The news is coming from Twitter, with Bethesda Softworks' Senior Producer, Jason Bergman, replying to a question on Twitter, which asked "is TEW targeting 30FPS or 60FPS?". Bergman replied with: "We're 30. Makes more sense for a survival horror game". Yes, you heard that right, because 30FPS is better for a "survival horror game".
Have you been waiting for a gaming PC that can sit in your living room, that you can have sitting somewhere that it can't be seen? Well, the G-Pack sits on the back of your TV, powering as a "Steam-optimized PC".
There are three different configurations on offer, with Configuration I on offer starting at $1,695, Configuration II at $2,095 and Configuration III at $2,695. We have a Core i3, Core i5 and Core i7 processor, 4GB/8GB/16GB RAM, 1TB/2TB/3TB HDD for storage, and 32GB SSD, 250GB SSD and 500GB SSD for each system, respectively.
For $445, 20 backers were able to buy the Early Bird Empty Chassis, which was their "all-aluminium, custom designed case & brackets - put your current machine in there, or make something new".
NVIDIA Editor's Day 2014 - What's the use of an improved notebook GPU if it's going to suck down more battery life than ever? Oh wait, the Maxwell-based GTX 900M series doesn't use more power, it actually gives you longer battery life when you're not tethered to a power socket.
With NVIDIA's testing on an MSI GT72 notebook, powered by its new GeForce GTX 980M GPU running 1080p Ultra on the three games above (League of Legends, GRID 2 and Tomb Raider), the improvements are huge.
As you can see, we have a 30% boost for League of Legends, 29% boost for GRID 2, and a huge 55% boost in Tomb Raider on the GTX 980M.
Which gaming notebook should you buy? Here's a head start.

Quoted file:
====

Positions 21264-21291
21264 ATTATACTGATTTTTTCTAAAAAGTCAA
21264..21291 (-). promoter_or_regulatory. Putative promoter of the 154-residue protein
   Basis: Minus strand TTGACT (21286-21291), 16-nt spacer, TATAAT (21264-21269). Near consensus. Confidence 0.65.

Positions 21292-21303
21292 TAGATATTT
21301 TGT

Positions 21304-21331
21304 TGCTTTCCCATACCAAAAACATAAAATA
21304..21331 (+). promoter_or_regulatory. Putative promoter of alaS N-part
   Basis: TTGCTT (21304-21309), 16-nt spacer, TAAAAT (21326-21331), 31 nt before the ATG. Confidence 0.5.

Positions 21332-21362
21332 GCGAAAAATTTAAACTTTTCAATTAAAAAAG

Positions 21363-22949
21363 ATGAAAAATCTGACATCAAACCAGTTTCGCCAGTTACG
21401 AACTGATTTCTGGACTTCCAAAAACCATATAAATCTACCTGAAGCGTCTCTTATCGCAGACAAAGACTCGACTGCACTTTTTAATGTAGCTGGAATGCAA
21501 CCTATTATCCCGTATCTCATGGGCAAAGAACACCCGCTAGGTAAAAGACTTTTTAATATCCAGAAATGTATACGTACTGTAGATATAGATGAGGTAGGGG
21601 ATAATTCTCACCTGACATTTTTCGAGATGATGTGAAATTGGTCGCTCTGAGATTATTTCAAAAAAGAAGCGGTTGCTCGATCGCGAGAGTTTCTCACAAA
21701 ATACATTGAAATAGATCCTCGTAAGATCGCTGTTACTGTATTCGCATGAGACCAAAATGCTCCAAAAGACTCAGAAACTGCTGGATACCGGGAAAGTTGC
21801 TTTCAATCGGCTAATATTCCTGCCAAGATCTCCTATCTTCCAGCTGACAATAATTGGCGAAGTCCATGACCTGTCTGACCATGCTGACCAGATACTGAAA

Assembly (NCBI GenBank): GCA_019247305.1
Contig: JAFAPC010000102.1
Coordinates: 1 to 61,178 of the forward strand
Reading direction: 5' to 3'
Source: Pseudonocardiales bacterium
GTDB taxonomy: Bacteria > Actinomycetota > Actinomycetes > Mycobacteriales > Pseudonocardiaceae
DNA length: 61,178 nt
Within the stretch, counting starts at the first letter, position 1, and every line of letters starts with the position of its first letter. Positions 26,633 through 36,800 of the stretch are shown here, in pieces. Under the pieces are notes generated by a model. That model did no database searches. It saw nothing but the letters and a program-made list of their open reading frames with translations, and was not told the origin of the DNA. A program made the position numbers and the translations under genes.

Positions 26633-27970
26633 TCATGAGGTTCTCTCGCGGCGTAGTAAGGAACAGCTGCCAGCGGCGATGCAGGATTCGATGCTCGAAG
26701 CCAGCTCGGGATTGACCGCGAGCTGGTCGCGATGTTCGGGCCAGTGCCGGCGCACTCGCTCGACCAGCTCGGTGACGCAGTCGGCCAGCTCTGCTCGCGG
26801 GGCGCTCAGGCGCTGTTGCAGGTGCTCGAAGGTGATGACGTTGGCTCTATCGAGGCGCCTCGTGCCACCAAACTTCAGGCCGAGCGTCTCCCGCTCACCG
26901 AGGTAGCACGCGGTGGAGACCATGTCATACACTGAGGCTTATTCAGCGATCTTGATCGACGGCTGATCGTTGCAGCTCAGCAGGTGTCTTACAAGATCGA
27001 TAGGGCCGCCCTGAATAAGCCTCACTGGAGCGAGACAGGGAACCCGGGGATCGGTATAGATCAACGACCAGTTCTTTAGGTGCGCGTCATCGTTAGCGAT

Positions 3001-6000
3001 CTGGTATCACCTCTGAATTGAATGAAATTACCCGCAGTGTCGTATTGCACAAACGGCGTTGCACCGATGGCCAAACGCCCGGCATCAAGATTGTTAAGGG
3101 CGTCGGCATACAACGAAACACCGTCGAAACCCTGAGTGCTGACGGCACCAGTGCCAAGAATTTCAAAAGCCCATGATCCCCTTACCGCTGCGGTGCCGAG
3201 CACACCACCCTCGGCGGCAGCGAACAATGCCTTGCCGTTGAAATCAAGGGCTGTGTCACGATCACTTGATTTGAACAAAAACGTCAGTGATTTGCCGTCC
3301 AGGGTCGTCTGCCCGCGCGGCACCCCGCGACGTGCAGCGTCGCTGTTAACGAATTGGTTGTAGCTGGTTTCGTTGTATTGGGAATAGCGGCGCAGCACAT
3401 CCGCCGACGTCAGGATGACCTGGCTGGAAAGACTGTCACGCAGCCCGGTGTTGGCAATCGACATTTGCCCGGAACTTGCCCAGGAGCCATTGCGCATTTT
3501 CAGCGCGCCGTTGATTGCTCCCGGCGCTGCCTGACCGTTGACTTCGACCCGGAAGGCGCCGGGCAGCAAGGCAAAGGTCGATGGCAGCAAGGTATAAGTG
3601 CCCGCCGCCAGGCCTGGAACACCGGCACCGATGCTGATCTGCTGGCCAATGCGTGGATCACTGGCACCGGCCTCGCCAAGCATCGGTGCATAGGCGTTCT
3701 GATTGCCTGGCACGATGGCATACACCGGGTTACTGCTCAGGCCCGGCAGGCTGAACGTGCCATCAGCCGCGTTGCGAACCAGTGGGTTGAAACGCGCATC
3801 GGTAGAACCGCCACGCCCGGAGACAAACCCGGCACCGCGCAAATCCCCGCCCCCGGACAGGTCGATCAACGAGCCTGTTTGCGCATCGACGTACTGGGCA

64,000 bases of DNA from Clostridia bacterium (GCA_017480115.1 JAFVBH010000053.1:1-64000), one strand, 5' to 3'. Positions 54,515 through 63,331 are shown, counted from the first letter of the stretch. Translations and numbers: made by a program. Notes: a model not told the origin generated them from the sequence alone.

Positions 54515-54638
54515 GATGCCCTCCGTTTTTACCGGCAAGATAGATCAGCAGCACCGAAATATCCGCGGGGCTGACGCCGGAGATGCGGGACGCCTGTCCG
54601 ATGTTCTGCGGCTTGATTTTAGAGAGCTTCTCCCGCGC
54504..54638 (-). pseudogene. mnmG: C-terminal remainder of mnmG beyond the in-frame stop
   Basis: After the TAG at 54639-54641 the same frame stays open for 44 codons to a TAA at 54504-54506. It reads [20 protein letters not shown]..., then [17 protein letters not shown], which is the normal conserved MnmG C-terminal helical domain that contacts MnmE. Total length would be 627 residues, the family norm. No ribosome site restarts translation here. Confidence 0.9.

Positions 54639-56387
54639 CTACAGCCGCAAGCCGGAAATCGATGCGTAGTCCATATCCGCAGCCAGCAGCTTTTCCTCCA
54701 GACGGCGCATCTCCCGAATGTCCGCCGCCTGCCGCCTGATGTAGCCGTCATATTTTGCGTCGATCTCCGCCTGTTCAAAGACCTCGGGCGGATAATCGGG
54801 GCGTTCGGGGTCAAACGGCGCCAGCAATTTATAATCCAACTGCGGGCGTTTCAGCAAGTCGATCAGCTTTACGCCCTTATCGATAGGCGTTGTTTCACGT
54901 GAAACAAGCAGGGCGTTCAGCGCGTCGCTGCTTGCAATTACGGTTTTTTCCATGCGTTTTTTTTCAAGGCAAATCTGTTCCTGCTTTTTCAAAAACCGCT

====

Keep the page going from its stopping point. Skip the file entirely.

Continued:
NVIDIA Editor's Day 2014 - One of the more surprising things from my time in Monterey Bay last month was that NVIDIA alerted us to the fact that gaming notebook growth has been, well, insane.
NVIDIA has noticed a 5x gaming notebook growth in just three short years, which is nothing short of amazing. But, according to the GeForce Gamer Survey 2014, the #1 notebook gamer desire is "Give me desktop class performance", which we can understand. Notebook gamers are constantly craving more performance, and if anything, more than their desktop counterparts. The reason? They can't upgrade their GPU like desktop gamers can.
Google Now continuously receives new updates and superpowers, with its latest ability: warning you of your unpaid bills. Google has just unveiled the new feature, which is simple to activate and get working.
The company explains: "When you can't remember whether you've paid your bills - or you simply can't remember how much money you need to pay - you can now just ask Google. Tap the mic on the Google app (g.co/googleapp) and say, 'Show me my bills' or 'My bills due this week.' If you have the payment due date and amount in your Gmail, you'll see a quick summary of upcoming and past bills".
This is a nice feature, as it simply runs in the background. You might remember randomly one day, 'oh, have I paid my phone bill', to simply access Google Now and find out.